Introdution to Acoustic
Acoustic engineering is generally related to the generation, transmission, and reception of audio, as well as its effects on human hearing. These effects are conveyed through mechanical waves propagating in physical mediums such as air and liquid. A key point to remember is that the perception of loudness is subjective and unique to each individual.
Decibels measure the relative difference between a signal and a reference. Due to the large dynamic range of human hearing, a logarithmic scale (dB) is effective for quantifying large variations.
Sound Pressure level (SPL)
This is a measure of the loudness of sound as experienced by the human ear, quantified in terms of sound pressure amplitude in decibels.
The standard hearing frequency range for humans is between 20 Hz and 20 kHz. .
This is a time-varying graphical visualization of SPL levels relative to the frequency spectrum.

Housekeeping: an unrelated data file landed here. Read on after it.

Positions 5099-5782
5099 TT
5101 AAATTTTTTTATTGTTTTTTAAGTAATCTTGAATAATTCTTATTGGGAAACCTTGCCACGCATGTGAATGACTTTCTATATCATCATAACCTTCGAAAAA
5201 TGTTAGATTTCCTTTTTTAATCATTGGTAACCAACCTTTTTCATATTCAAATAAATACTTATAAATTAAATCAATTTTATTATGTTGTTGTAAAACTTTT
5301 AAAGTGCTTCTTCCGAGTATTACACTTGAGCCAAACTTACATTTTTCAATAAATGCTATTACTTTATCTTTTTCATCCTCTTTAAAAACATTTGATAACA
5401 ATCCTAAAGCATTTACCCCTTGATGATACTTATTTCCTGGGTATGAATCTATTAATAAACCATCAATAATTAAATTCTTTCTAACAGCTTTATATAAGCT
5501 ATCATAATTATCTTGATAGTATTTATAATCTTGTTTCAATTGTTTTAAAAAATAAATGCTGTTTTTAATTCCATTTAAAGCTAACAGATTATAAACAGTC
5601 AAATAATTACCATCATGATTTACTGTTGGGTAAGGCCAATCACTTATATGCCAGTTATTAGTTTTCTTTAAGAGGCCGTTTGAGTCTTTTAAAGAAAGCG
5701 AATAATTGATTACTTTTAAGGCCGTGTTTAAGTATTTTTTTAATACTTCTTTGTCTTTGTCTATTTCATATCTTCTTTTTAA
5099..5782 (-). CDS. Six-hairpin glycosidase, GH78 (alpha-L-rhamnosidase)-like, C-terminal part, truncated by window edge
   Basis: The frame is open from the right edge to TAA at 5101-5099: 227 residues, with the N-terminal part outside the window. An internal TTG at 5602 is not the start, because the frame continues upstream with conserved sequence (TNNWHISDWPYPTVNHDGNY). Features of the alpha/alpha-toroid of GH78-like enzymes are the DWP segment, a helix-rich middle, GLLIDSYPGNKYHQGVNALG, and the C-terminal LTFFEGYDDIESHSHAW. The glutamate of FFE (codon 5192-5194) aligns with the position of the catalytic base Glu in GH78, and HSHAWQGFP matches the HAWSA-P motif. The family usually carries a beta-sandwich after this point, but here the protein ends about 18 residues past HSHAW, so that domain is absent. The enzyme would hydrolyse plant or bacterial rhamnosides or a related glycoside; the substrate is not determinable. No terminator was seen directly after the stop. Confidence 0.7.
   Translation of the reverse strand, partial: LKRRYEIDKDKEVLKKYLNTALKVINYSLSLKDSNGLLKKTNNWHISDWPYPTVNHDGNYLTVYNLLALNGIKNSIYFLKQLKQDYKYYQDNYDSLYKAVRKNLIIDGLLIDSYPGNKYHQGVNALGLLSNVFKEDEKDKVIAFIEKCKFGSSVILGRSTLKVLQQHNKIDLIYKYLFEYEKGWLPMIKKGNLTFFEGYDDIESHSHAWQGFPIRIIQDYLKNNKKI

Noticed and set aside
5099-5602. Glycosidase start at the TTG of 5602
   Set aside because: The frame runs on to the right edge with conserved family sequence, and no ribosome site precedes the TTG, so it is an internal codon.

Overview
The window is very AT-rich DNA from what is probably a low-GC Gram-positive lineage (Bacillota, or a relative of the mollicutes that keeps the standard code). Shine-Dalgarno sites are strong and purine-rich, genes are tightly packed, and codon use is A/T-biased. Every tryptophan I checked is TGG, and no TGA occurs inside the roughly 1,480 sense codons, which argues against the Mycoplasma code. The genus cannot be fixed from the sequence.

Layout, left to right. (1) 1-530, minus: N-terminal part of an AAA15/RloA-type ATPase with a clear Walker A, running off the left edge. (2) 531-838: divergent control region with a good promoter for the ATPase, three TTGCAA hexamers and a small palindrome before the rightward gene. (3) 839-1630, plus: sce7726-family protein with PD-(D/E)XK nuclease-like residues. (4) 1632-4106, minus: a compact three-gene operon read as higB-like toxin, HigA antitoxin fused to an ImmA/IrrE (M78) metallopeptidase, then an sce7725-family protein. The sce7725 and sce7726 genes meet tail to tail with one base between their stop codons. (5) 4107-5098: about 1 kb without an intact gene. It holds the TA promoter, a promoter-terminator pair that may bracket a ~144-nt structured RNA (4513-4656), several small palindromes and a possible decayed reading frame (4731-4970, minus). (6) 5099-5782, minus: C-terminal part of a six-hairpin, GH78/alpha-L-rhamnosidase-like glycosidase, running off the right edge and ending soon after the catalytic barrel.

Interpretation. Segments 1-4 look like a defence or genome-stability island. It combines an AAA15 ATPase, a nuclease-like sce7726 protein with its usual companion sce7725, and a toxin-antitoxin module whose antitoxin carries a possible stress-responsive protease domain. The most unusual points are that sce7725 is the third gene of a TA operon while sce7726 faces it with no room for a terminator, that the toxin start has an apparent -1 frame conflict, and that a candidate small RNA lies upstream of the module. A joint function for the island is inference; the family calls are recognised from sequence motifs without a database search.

In the plot, the x-axis represents time in seconds, the y-axis represents frequency in Hz (on a logarithmic scale), and the color intensity represents the signal intensity in decibels (dB).
See a real spectogram here: https://en.wikipedia.org/wiki/Acoustics#/media/File:Oh_No_Girl_Spectrogram_2.jpg
How do sound levels add?
For example, two 60 dB noise signals would add up to 63 dB.
Summary & Conclusion
Acoustics is the study of the generation, propagation, and reception of pressure waves and their effects on hearing
Acoustic transducers transform pressure waves to electric voltage and vice versa
The human hearing range is generally 20 Hz to 20 kHz.